Housing co-ops in B-C are breathing a sigh of relief — with the federal government coming through on promised funding, and for some it wasn’t a moment too soon.
Executive Director of the Co-op Housing Federation of BC Thom Armstrong says the situation was getting dire for more than 4,000 low income households, as subsidy funding deals with the feds dried up.
He says the bulk of those agreements were set to expire next year, but some had already lapsed, including one in B.C. that ended just weeks ago.
“They were really beside themselves. They had a bit of money left over in a surplus fund that they set aside to keep those low income members in their homes while they waited for this announcement. And I imagine they’ll be celebrating tonight.”
Armstrong says Ottawa pledged $30-million in bridge funding in this year’s budget, but until now there had been no movement and panic was setting in.
But he says Jean-Yves Duclos, Minister of Families, Children and Social Development, has signaled the money is on its way, and is due to address the industry’s AGM on Saturday with the details.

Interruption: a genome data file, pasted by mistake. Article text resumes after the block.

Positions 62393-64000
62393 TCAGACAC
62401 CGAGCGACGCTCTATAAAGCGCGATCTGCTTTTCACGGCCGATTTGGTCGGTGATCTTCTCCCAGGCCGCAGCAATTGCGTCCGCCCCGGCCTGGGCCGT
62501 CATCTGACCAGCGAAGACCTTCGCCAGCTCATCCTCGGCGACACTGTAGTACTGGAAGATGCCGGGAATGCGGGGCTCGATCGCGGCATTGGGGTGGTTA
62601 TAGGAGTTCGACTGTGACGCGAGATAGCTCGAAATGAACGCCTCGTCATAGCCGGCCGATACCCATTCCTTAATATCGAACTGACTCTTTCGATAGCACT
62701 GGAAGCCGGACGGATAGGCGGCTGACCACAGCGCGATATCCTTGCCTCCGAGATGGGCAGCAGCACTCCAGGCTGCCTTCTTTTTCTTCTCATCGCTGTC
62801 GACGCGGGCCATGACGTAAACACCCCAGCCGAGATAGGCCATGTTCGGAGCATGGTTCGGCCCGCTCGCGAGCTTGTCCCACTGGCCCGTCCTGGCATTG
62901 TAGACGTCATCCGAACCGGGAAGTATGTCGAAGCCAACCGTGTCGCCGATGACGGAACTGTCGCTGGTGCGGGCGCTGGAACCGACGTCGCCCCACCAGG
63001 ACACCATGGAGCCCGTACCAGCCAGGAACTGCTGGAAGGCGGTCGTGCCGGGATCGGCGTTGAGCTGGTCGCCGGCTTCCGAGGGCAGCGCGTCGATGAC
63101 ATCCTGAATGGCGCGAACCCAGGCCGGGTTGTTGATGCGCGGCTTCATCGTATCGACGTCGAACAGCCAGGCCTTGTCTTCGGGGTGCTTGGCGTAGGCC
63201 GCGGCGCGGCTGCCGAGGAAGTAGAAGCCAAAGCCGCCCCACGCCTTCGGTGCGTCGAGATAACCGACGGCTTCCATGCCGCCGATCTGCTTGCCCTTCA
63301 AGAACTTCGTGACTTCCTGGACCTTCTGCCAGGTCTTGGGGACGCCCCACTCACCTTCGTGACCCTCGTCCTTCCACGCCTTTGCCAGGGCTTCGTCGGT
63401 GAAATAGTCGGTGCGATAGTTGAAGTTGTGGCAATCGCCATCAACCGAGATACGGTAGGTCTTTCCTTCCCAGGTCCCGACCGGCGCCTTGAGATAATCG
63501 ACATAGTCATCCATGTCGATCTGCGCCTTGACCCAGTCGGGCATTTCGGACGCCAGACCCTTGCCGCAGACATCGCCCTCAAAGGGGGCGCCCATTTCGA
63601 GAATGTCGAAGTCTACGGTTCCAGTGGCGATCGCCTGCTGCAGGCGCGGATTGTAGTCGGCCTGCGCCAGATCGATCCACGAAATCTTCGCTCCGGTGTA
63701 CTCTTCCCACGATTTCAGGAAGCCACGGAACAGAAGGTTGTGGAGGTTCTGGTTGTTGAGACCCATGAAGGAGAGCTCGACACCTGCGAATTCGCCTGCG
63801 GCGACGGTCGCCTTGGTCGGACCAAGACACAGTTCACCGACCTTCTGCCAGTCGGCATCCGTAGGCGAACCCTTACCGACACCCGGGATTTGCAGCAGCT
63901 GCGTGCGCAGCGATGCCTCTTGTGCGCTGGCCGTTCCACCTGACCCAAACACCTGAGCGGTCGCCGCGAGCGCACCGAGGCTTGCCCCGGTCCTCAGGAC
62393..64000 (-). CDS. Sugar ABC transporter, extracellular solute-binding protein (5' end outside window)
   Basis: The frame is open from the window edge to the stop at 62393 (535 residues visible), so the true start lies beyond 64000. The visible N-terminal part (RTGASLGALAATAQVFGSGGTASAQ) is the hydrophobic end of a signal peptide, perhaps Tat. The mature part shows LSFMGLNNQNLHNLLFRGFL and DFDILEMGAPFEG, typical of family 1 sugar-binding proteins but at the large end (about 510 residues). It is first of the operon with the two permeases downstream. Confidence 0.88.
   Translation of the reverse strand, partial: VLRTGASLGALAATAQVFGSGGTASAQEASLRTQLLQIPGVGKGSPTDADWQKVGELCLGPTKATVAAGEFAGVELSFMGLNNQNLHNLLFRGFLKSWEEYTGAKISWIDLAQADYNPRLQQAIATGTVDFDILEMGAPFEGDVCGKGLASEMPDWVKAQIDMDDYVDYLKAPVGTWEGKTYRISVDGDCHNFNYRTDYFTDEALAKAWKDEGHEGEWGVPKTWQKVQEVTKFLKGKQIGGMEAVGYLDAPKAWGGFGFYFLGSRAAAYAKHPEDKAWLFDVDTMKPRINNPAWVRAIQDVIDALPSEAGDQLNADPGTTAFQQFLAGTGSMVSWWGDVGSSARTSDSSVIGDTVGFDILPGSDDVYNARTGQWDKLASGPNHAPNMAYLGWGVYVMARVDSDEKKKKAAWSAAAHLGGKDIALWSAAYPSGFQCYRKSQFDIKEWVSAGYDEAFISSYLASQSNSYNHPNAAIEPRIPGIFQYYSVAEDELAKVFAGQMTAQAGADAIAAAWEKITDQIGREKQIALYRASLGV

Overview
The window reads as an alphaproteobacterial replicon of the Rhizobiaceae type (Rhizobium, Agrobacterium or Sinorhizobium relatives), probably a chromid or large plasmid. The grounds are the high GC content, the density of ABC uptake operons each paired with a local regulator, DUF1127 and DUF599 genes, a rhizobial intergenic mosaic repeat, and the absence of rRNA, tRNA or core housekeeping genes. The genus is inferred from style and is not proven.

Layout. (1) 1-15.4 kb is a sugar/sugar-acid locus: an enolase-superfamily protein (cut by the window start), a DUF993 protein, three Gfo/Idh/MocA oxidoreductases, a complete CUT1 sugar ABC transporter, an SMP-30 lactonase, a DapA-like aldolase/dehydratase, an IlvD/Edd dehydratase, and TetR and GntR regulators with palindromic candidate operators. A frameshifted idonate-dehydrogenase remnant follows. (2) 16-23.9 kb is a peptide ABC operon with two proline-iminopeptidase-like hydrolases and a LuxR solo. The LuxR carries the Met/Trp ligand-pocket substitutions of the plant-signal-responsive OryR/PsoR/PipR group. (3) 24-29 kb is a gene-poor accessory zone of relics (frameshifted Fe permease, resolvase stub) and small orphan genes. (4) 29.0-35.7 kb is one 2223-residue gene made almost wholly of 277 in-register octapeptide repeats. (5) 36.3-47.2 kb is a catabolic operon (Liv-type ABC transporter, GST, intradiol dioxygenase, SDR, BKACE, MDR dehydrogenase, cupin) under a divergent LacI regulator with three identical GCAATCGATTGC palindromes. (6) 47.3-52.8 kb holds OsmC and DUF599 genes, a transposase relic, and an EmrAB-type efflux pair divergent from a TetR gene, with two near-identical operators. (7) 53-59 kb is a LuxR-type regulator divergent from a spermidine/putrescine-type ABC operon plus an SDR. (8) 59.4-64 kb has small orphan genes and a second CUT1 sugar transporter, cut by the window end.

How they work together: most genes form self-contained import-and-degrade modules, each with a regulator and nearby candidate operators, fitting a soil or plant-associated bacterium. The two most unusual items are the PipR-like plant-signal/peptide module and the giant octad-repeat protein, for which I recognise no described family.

“It’s a huge relief to us. We’ve been fighting this battle for the better part of five years, trying to ensure that the homes of low income members in housing coops will be safe and secure. And this federal announcement is the key to making that happen.”
Armstrong says the cash will keep the co-ops afloat until 2018, after which the funding question is being downloaded to the province, who they are already negotiating with.
“I would say we’re very hopeful, perhaps even optimistic that the province will realize that allowing 4,000 co-op households to come to the end of their rope really is just not an outcome that anyone can contemplate.”
He says the final deal may end up being some sort of cost sharing arrangement between the province and Ottawa.